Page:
Firstly and most importantly, I consider myself frugal. I go out of my way to not unnecessarily spend money and I hate waste.
This post is not designed to offend other frugal people or to make anybody feel bad. However, having been reading about other people’s exploits I’m concerned that many people in the frugality/early retirement niches are getting things wrong.
Early retirement and frugality.
Now we all know these are not the same areas.
Many people are frugal because they enjoy not spending the money and enjoy the frugal lifestyle. On the other hand many people are looking to retire early but are not doing it through frugality, rather they are working harder and harder to earn more money. They do crossover, quite considerably especially in my case.
The things frugal people get wrong.
Mistake 1: Valuing money over time.
Unless something changes over the next 40 years, I will be dying at some point. As it stands the average age for a man to pass away in the UK as of 2015 is 79.1. Since 1990 this figure has averaged a rise of 13 weeks per year. If that trend were to continue over the 44 years I have until I reach the current average then I could have another 11 years after that.
Whilst this seems like a long time it’s commonly stated that perception of time speeds up over time. This theory is ably explained in the book (Why Life Speeds Up As You Get Older: How Memory Shapes our Past).
So, if we have limited time, which seems to pass faster and faster, why do some people in the frugal community spend so much of their time completing tasks for such small benefit. For example:
Completing online surveys which return less than £3 per hour – Mrs FrugalFox and myself have both been guilty of this. Sitting in our lounge, both on our phones completing surveys for 40 minutes, ignoring each other. All for the total of £4.20 between us.
Doing a bit of calculating, at 5% interest over 15 years (my chosen maximum time at work) the £4.20 would be worth £8.81. To me this is still not worth the time I could be spending with my wife now.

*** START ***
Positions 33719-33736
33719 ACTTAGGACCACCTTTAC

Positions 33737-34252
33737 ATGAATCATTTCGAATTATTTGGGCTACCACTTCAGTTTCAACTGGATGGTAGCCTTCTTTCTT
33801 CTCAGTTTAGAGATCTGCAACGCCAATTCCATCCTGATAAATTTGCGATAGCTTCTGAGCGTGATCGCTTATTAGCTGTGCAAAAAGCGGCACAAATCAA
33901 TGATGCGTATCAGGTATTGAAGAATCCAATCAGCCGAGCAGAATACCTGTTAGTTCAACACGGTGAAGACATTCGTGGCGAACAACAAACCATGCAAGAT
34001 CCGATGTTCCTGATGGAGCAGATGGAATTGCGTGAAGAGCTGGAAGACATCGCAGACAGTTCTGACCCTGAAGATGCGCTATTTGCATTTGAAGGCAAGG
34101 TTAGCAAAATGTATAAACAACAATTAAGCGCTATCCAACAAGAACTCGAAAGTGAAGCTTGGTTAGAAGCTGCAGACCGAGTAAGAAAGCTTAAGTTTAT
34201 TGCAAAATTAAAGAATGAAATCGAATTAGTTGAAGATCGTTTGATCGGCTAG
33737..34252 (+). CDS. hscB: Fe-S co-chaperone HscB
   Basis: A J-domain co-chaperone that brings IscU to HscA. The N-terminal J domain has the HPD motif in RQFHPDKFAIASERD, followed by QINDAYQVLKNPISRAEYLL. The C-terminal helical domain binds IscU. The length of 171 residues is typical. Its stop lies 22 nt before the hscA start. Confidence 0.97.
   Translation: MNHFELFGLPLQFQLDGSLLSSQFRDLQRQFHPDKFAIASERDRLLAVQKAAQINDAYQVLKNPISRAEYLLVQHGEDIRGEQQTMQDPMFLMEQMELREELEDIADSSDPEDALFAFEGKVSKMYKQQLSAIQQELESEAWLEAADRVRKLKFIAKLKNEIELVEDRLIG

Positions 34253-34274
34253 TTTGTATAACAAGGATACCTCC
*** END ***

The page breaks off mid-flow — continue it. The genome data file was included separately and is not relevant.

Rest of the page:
Time should be treated with such high regard, every moment is fleeting.
“Lost time is never found again”
Mistake Two – Focusing on pennies and forgetting the pounds
I’m not sure who first coined the phrase “look after the pennies and the pounds will look after themselves”. It’s something still to this day my Dad quotes at me.
I can see how focusing on the small things can add up to big things. This is exactly what it means to be frugal. However some people in the community have taken it too far.
I see this time and time again online, people focusing on saving 1p per mile on fuel when driving. The next paycheck spending thousands on a brand new car that instantly depreciates.
People are cutting their cell phone plan by $5 a month but then queuing up and spending hundred of dollars on a new iphone or an exploding Samsung.
It’s great to make these small savings and they certainly do add up over time but if you ignore the £’s or $’s later down the road the savings become worthless.
Mistake Three – Doing things you don’t like to save money.
I’m not talking about work, many of us like our jobs, some of us don’t. I personally love my job, it allows me to travel the world whilst my employer foots the bill. I’m talking about those things we do that we don’t enjoy doing to save money.
I enjoy cooking, however I’m not a huge fan of baking. If I wanted a cherry pie I could in theory buy the ingredients make the pie and do the washing up afterwards.
The mathematics of this just doesn’t add up. In my local store you can buy a decent (probably better than I could rustle up) fruit pie for under £2/$3. Could I make a pie for less? Possibly, but once you add up, gas, electricity, water, equipment wear and tear and ingredients is it really worth it? Would I enjoy this whole process, probably not. Spending the £2 on a pie doesn’t seem so anti-frugal anymore.
Being frugal is about making the best use of your available resources. If you have loads of free time then by all means spend your days completing surveys. Supposing you want a fancy new car or the new iPhone then by all means spend the money. You enjoy baking (or anything else), then carry on doing it.
We all make our choices, that’s what’s great about life in the 21st century, most of us can decide what we do with our time and our money. It’s just I’ll just choose to do things differently than you.
What frugal mistakes do you make? Am I completely wrong? Tell me in the comments below.